World

Danish police say they won't stop thousands of migrants heading to Sweden

  • A group of refugees and migrants who were walking north sit down on the highway in southern Denmark on Wednesday, Sept. 9, 2015.  The migrants have crossed the border from Germany, and after staying at a local school, they say they are now making their way to Sweden, to seek asylum. (Ernst van Norde/Polfoto via AP) DENMARK OUT

    A group of refugees and migrants who were walking north sit down on the highway in southern Denmark on Wednesday, Sept. 9, 2015. The migrants have crossed the border from Germany, and after staying at a local school, they say they are now making their way to Sweden, to seek asylum. (Ernst van Norde/Polfoto via AP) DENMARK OUT  (The Associated Press)

  • A Danish train conductor checks the ticket of 19-years-old Abdullah from Somalia who is on his way to his mother in Sweden in the train station in Flensburg, northern Germany, Thursday, Sept. 10, 2015. On Wednesday Danish railway company DSB said all train service had been halted between Germany and Denmark after Danish police stopped hundreds of migrants arriving by train across the border. (Christian Charisius/dpa via AP)

    A Danish train conductor checks the ticket of 19-years-old Abdullah from Somalia who is on his way to his mother in Sweden in the train station in Flensburg, northern Germany, Thursday, Sept. 10, 2015. On Wednesday Danish railway company DSB said all train service had been halted between Germany and Denmark after Danish police stopped hundreds of migrants arriving by train across the border. (Christian Charisius/dpa via AP)  (The Associated Press)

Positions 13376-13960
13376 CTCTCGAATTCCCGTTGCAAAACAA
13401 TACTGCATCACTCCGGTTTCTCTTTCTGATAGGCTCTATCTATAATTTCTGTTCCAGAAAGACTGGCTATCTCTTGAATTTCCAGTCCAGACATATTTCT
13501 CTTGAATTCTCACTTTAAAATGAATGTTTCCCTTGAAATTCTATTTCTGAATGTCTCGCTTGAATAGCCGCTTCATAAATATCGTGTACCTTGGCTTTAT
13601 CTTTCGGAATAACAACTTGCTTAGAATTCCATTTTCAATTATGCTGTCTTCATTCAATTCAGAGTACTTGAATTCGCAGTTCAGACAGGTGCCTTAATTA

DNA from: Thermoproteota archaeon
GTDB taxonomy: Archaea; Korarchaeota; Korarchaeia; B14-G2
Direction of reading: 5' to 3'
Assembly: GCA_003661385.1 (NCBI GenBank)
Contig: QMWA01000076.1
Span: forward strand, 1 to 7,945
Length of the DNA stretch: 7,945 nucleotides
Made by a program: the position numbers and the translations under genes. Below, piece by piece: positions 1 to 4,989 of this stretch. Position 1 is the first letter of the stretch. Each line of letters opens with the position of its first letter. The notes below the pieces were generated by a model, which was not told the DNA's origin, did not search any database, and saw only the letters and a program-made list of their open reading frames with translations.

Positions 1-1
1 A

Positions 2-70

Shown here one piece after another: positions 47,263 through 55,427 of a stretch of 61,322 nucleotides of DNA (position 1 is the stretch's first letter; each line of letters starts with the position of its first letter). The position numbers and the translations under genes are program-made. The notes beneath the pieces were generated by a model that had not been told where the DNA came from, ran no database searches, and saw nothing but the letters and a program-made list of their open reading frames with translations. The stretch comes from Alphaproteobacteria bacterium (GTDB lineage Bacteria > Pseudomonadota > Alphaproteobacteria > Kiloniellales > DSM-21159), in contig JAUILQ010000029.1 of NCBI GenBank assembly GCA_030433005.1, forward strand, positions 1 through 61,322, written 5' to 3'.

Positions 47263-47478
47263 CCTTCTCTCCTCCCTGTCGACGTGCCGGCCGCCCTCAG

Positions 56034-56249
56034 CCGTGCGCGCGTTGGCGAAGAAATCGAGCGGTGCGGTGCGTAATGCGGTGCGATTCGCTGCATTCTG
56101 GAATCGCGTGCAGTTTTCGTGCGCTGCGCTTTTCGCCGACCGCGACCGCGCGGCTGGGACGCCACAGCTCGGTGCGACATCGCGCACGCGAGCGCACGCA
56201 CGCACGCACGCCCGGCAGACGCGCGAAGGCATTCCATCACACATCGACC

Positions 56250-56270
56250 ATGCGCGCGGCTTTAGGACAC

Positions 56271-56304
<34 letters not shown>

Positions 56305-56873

• Migrants sleep in the train station of Flensburg, northern Germany, Thursday, Sept. 10, 2015. On Wednesday Danish railway company DSB said all train service has been halted between Germany and Denmark after Danish police stopped hundreds of migrants arriving by train across the border. (Christian Charisius/dpa via AP)

    Migrants sleep in the train station of Flensburg, northern Germany, Thursday, Sept. 10, 2015. On Wednesday Danish railway company DSB said all train service has been halted between Germany and Denmark after Danish police stopped hundreds of migrants arriving by train across the border. (Christian Charisius/dpa via AP)  (The Associated Press)

Denmark's police chief says his officers have been ordered not to stop hundreds of refugees and migrants who have entered the country via Germany.

Jens Henrik Hoejbjerg says it is purely a police decision, adding Danish officers "can't detain foreigners who do not want to seek asylum (in Denmark)."

In Thursday's statement, Hoejbjerg said the National Police took the decision late Wednesday. There was no immediate reaction from the Danish government.

Under EU rules, people seeking asylum should do so in the first EU country they enter and not travel from one country to another.

Many of the migrants say they want to go on to Sweden, Norway or Finland, because they have relatives there or believe that conditions for asylum-seekers are better.